Brands giant LVMH has built its name on luxury
The Guinness Group has cropped up in the most surprising places over the years but none stranger than in the middle of France's most spectacular corporate battle. It happened in 1987 in the midst of a $4bn plan to merge Louis Vuitton, the enormously successful producer of luxury bags, and Moet Hennessy, the legendary French drinks company.
The tussle did not last as long as the French Revolution, and mercifully the guillotine was not thought necessary, but the tensions, the legal battles and unbending determination of the players was not unlike what happened in Paris 198 years earlier.
A young property developer, Bernard Arnault, (now the richest man in France) was persuaded to buy shares to help solve the disagreements. It took some doing but with the help of Guinness, Arnault (with half an eye, no doubt, on the career of Napoleon Bonaparte), ended up with a controlling interest of 45pc in the luxury goods outfit. He still controls 45pc, and Guinness, now part of Diageo, has fetched up with 34pc of the drinks wing, Moet Hennessy. The rumour mill suggests that Diageo might soon be in the mood to sell. However the focus today is on LVMH, parts of which can be traced back to the time of Louis XV, or Louis the Beloved, as he was known (to some). While the history of the various elements of the group are interesting (and have strong Irish links) the present corporation really began wheeling and dealing when Arnault took over in 1987 and turned it into a global empire, through a lot of marketing savvy.
Today it is a global, diversified luxury goods behemoth, with a range of products, from whisky to perfume, designer bags to cognac, and watches to champagne, with the most famous top-end brands like Christian Dior, Tag, Dom Perignon and Krug.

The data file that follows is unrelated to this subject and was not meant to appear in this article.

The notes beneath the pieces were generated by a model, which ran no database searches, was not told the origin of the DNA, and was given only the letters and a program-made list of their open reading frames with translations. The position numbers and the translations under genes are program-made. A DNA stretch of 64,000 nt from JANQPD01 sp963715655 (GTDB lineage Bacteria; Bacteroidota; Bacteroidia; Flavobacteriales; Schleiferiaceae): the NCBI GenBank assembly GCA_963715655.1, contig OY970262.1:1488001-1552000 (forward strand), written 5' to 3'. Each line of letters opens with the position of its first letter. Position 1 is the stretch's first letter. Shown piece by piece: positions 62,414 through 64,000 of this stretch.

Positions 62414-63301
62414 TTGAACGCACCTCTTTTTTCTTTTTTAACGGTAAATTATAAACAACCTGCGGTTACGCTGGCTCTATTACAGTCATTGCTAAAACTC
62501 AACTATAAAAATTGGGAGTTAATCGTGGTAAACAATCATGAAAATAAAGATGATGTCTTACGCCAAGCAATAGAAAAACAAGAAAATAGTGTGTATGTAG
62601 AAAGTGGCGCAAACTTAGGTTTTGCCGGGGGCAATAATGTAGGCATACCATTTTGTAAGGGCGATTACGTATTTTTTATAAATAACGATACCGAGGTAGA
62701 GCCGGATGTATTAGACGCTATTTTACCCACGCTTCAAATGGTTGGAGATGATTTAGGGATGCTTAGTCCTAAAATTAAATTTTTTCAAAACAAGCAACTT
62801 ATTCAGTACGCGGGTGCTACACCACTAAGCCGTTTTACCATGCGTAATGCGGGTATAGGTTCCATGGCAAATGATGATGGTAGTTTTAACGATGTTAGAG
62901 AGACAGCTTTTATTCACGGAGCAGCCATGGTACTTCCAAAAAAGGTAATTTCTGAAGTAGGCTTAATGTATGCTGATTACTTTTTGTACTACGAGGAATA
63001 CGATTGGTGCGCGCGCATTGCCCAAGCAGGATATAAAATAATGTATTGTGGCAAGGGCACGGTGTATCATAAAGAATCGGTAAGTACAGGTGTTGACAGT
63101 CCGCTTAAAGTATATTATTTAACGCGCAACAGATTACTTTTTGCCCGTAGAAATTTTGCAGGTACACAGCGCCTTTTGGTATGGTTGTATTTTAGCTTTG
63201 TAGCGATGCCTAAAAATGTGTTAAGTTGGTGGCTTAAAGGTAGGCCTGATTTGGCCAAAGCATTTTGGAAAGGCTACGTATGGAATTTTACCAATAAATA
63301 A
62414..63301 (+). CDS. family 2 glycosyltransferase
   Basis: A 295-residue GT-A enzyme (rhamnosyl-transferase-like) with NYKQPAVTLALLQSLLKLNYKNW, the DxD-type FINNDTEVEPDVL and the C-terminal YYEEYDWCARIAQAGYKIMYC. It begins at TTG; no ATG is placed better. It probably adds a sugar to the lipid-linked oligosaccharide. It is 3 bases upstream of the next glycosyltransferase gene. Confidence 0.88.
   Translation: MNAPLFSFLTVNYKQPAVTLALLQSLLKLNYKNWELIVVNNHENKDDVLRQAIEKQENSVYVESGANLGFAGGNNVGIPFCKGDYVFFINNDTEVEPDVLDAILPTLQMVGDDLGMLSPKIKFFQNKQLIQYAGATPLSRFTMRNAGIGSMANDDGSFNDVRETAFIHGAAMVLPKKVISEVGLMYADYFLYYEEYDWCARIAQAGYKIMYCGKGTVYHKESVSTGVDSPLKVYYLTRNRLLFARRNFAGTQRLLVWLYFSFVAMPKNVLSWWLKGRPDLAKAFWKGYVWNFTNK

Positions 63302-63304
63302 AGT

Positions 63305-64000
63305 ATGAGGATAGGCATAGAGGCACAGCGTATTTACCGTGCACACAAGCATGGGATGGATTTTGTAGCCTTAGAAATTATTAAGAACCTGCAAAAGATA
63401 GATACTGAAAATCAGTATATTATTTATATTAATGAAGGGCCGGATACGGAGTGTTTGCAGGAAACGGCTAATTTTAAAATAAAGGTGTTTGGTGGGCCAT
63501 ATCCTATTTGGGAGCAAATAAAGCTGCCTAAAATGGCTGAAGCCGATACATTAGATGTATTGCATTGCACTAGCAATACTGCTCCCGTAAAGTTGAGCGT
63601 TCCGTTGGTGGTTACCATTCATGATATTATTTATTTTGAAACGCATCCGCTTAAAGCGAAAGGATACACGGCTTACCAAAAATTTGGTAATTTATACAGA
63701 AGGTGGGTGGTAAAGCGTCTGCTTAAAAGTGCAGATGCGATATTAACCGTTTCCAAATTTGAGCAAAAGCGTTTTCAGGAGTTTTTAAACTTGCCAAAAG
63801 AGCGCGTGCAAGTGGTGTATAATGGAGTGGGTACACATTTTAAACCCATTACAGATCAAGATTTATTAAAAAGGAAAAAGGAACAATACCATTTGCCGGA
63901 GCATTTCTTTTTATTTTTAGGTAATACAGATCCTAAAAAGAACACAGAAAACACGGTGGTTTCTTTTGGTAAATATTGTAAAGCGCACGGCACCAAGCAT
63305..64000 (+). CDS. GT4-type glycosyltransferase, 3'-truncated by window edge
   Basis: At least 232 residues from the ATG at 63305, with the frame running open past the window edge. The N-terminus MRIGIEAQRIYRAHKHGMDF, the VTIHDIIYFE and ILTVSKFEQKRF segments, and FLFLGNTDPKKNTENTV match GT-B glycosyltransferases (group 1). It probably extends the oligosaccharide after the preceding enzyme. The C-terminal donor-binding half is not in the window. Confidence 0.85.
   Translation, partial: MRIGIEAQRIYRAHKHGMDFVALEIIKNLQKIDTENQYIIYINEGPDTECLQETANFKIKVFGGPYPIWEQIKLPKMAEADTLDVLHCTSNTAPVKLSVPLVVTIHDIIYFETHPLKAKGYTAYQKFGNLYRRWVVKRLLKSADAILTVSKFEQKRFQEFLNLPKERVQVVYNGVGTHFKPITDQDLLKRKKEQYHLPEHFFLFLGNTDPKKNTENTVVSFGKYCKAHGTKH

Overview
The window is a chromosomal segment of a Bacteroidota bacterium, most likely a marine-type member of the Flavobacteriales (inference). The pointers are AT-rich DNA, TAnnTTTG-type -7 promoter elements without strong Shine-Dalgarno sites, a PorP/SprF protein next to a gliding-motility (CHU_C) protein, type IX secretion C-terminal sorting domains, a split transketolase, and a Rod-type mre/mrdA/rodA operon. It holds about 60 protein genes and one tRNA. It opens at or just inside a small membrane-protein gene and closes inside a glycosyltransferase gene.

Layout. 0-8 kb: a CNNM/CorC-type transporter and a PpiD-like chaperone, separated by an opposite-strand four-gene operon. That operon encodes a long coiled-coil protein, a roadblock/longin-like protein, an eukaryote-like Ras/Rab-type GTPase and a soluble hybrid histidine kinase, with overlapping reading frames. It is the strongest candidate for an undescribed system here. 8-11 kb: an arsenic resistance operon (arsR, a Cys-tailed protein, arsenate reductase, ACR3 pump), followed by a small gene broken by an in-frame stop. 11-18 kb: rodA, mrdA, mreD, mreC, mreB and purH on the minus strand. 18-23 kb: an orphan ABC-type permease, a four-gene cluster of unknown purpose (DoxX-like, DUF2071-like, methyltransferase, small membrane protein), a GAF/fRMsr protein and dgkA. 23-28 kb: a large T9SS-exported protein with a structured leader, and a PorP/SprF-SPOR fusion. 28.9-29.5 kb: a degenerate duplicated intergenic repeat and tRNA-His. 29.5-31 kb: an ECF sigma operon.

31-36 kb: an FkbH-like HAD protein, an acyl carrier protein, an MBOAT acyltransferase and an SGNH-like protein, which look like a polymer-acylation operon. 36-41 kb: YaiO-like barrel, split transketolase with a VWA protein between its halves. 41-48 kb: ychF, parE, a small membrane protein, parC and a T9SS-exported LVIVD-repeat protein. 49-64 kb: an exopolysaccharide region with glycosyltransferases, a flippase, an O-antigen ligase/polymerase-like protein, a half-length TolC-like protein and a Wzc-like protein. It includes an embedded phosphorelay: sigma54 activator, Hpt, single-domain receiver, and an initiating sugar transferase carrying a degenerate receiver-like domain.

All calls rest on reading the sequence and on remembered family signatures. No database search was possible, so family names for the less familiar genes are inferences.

The group has 120,000 employees, 3,700 stores, revenues of €31bn, and a market cap of €78bn. What I found fascinating is that it spends 2pc of sales chasing fake products. That means hundreds of millions worth of company funds are set aside to chase down those ripping off the LVMH brands - and not always very successfully, if Continental outdoor markets are any guide.
The group reports on five different sectors. These are wines and spirits, fashion and leather goods, perfumes and cosmetics, watches and jewellery and selective retail operations. Fashion and luxury goods are the 'star' of the group, with over 50pc of group profits.
Its brands include Fendi, Marc Jacobs, Louis Vuitton, Kenzo, Thomas Pink, Givenchy and many more. In keeping with its image, its products are sold only at the 'high end' of the market.
Two of its divisions, wines and spirits and perfumes and cosmetic, have similar revenues at €4bn each, but margins in the drinks business are almost three times higher than perfumes. However, wine/spirits revenue declined last year. Positive demand and price increases of cognac in the USA did not offset the decline in China. Perfumes and cosmetics performed well last year, with revenue growth up 3pc to €4bn, boosted by US and Asia sales. The company's watches and jewellery lines feature brands like Tag and Zenith, Bulgari and Dior but results last year were disappointing. Its selective retail operation, which includes duty-free shops at airports and cruise liners together with Sephora, a beauty chain, accounts for 30pc of group turnover.
In the last five years, investors in LVMH have done well. Earlier this year the shares reached a record €175 per share - since then they have slipped to the low €150s. Five years ago they traded in the 60s. At the same time, group revenues have risen from €20bn in 2010 to €31bn last year. Last year's profit of €5.6bn also includes income from the sale of Hermes shares. LVMH half-year results show key brands performing well, with Japan, US and Europe driving growth. However, the outlook for luxury goods is of some concern, with the recent Chinese stock market turmoil and currency devaluation taking their toll. Companies like LVMH, however, usually weather the storm. Nothing in this section should be taken as a recommendation, either explicit or implicit, to buy any of the shares mentioned.